Yes, they are two straight guys. And yes, they are kissing.
In Japan, one of many bizarre things that amaze me is that, even though homosexuality or bisexuality are still taboo subjects in the society (and there are still negative perceptions and condescending remarks targeted at the out-of-closet queers), the line of sexuality is blurred in the world of entertainment. Two guys in a boy band can kiss without anyone doubting their ‘straightness’ or labelling them as gays. Why, they can even lick and grope each other on stage and then come home as straight as ever.
When I first got into the world of Japanese entertainment, I was surprised (and weirded out) to find such acts were done frequently by the idols, in concerts and music events. But that is not all; the even weirder part is that the female fans love it! The ear-splitting screams echoed through the stadium every time the idols do something ‘intimate’ convince me that the fans not only love it but they want more!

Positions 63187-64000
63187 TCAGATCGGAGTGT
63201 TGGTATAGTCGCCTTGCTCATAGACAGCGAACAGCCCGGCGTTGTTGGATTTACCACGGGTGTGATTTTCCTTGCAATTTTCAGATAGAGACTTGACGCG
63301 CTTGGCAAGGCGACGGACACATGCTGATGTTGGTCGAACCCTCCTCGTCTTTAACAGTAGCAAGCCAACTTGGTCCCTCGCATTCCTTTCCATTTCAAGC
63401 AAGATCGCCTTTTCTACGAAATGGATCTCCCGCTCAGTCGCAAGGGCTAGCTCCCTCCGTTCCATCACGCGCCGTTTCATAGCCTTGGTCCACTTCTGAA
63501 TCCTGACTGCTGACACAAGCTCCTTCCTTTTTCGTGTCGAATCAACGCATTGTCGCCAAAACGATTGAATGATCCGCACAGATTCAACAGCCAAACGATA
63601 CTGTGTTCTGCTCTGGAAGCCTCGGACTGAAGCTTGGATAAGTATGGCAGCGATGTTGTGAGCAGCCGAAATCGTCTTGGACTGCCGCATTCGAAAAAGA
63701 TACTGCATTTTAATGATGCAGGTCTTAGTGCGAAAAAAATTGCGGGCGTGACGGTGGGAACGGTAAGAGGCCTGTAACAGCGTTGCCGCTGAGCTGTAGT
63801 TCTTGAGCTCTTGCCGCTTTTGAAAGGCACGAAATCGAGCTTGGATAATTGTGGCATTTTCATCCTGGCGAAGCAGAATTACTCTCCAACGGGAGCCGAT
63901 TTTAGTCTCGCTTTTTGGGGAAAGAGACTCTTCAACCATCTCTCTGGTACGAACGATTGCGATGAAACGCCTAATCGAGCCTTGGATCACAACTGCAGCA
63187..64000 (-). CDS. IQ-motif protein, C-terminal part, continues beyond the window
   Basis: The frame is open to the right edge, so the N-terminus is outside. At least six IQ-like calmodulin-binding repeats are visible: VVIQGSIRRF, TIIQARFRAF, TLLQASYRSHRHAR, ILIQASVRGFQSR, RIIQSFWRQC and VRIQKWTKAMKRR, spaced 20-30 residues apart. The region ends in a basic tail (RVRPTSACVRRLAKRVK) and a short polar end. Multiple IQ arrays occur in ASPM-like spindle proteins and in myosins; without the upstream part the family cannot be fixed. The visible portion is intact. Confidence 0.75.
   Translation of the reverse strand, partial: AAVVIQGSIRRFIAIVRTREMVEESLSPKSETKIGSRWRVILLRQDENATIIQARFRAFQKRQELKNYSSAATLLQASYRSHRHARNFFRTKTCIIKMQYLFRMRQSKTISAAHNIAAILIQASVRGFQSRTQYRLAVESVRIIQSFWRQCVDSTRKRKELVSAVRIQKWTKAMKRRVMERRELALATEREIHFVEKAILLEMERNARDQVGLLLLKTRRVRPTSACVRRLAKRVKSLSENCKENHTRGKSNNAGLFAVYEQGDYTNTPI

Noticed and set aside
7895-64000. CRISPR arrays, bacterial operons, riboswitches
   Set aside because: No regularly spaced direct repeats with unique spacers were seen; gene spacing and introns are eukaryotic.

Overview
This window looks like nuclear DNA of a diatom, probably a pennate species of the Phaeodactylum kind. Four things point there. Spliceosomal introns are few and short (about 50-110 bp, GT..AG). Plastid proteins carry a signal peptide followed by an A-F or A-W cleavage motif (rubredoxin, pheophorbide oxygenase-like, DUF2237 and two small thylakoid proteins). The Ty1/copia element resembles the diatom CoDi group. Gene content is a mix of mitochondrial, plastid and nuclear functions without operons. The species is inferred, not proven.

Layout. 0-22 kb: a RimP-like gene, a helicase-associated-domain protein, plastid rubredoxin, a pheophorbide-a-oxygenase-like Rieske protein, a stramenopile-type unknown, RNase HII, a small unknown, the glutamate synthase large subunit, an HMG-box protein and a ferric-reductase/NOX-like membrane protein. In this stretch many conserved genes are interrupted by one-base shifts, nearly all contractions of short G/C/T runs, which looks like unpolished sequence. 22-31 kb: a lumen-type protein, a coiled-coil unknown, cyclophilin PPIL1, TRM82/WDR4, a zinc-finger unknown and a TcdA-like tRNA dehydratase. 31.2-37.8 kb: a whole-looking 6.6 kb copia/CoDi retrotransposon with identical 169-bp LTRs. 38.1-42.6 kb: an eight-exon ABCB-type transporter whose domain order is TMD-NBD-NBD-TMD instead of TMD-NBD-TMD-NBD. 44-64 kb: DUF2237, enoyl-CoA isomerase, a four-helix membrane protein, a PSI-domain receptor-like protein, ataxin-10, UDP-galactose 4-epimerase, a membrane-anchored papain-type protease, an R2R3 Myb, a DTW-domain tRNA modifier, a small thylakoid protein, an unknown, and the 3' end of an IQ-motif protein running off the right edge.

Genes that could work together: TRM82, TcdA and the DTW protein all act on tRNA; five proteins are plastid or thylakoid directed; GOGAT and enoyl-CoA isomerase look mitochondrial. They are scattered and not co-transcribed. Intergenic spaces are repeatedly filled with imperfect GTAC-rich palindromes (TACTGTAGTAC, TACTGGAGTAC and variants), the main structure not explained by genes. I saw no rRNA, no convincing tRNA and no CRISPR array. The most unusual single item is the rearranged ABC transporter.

In Sociology class we learned that there are heterosexual women that engage in same-sex kissing as a way to get attention, but in Japan, I can say that the male idols also kiss each other for the same reason; the attention of their fans. And somehow, the whole thing is even made as a value for marketing purposes.
While we know that the male idols make out as a ‘fan service’, I cannot fathom why the female fans love seeing two of their favourite male idols kiss. Like the guys who love seeing girl kissing another girl in a party, do Japanese fan girls also find male-kissing-male ‘hot’ too? Or is it only because it is a kiss between two handsome guys?
Regardless of the answer, we can still conclude that the role of sex and gender in Japanese entertainment is definitely different from the norms. Japanese idols certainly bring new perspective of what doing gender really means. And that sexuality, sexual desires and behaviours do not always have to be parallel and they can very much contradict one another, without us losing our sexual identity over them.
By Sakina Mahmud